TV review: Borgen - Birgitte is no longer Prime Minister but the show has not lost its power

BBC Four, Saturday 16 November, 9pm

Borgen is back. Two and a half years had passed since the events at the end of the second season and Birgitte Nyborg is no longer Denmark’s PM; but like a less ethically dubious, less bronzed Tony Blair, she’d managed to keep pretty busy.

There was a high-flying job in Hong Kong, a swanky waterside apartment in Copenhagan and a dishy new British architect boyfriend called Jeremy played by Alastair Mackenzie from Monarch of the Glen. But is she satisfied? Of course not. After deciding that the new leader of the Moderates had drifted too far to the right on immigration, Birgitte judged it was time to get back into the political fray. For that, she would need at her side not only the trusty Bill Oddie-lookalike Bent, but also some fresh young blood. Enter Katrine, Borgen’s other indomitable badass, who’s been going through some changes of her own since last series. She and Kasper are now co-parenting a two-year-old son, although their own relationship has ended – a fact that everyone seems totally Scandi and nonchalant about. Birgitte and Katrine have rarely shared scenes before, but it seems this Bechdel test-acting series will foreground the professional relationship of its two female leads.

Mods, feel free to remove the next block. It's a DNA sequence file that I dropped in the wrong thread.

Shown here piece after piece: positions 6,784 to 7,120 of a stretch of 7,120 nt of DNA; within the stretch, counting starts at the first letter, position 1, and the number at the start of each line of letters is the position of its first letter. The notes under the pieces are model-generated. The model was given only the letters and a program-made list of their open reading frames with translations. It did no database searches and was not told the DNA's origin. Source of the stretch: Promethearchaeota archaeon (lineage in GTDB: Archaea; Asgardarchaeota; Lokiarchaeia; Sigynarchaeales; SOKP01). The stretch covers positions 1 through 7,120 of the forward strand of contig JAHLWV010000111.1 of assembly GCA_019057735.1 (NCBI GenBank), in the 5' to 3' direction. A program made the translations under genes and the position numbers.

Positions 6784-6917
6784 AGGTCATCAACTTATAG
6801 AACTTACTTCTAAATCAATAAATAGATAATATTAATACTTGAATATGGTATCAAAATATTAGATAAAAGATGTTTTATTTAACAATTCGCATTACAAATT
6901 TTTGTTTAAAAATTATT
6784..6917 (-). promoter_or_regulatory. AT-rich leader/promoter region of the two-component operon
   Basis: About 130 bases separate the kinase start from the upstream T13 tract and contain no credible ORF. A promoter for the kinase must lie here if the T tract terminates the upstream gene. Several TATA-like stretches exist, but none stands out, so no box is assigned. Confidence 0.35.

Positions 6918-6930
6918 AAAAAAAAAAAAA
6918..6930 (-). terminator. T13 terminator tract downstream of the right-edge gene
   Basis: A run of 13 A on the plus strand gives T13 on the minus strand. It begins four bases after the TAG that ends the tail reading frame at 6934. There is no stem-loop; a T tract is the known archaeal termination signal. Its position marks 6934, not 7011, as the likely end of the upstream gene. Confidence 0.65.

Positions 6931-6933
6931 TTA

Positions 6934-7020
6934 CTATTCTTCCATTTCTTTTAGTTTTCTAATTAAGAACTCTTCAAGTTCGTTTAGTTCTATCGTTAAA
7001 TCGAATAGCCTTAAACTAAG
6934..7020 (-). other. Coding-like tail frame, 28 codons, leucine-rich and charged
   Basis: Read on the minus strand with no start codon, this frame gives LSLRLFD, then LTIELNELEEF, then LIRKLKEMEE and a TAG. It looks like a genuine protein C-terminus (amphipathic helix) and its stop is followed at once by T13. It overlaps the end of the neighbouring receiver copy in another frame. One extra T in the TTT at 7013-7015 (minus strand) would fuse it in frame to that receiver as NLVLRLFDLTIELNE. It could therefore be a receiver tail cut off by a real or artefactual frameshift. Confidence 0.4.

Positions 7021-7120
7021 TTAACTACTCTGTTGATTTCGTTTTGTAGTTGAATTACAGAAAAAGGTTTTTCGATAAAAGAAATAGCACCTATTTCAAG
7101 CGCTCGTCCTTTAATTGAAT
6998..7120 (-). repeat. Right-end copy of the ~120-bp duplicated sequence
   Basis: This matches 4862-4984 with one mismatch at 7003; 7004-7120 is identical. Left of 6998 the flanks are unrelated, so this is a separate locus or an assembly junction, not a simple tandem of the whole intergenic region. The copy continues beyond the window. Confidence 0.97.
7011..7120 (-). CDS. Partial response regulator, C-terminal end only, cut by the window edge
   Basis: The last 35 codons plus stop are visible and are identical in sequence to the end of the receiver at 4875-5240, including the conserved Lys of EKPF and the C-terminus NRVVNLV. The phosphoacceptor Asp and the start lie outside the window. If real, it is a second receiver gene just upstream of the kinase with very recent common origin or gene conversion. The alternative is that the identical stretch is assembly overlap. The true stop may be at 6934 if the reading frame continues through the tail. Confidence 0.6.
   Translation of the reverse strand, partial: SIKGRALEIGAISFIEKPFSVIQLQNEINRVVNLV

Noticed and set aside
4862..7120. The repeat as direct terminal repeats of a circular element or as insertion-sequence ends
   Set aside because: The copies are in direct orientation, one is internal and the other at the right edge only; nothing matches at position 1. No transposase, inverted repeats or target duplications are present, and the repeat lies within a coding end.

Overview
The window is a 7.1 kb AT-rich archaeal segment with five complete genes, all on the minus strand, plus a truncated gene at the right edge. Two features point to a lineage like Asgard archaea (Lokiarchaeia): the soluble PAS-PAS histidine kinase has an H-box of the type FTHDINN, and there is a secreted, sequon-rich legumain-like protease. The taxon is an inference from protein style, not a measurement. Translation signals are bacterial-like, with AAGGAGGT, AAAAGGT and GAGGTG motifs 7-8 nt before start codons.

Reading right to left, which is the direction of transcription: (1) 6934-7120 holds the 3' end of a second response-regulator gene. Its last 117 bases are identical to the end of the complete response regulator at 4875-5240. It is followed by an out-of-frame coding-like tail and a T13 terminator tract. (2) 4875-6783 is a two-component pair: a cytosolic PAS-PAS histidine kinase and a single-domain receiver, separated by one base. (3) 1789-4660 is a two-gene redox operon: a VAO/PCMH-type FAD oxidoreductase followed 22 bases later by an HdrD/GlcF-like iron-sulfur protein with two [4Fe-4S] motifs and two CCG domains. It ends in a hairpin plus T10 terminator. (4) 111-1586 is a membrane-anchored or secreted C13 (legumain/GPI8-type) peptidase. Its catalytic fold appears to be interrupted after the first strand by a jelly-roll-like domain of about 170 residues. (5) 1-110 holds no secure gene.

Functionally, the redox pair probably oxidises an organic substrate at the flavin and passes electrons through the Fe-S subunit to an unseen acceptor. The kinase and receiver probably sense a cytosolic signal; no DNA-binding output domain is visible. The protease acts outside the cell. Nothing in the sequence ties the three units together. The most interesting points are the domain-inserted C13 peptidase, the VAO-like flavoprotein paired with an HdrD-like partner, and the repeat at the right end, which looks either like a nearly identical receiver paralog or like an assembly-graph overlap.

Thus began Borgen’s third and final season on BBC4 on Saturday night (money doesn’t grow on trees at DR, Denmark’s state-owned broadcaster) and I’m missing it already. This show is top-class political drama, a badge of middle-class belonging and, for the British, also a kind of utopian sci-fi fantasy. Just imagine: a truly gender-equal society where men and women share childcare, women hold as many positions of power in politics and media as men, and everyone achieves an enviable work-life balance. Balanced, but not uncomplicated, as Birgitte warned dishy Jeremy: “You  don’t want to discuss politics with me...  it’s personal, politics to me.”

Kennedy’s Nuclear Nightmare on More4 on Saturday night was also interested in where the personal ends and the political begins. “This is a story of men, not of governments,” said one of the many interviewees by way of introduction to the events of the Cuban Missile Crisis. Only last Wednesday, I was complaining about a certain one-sided Cold War documentary that included no dissenting voices (ahem... Strange Days with Dominic Sandbrook),  and now here comes the answer to my prayers: a documentary almost entirely narrated by people who were actually there.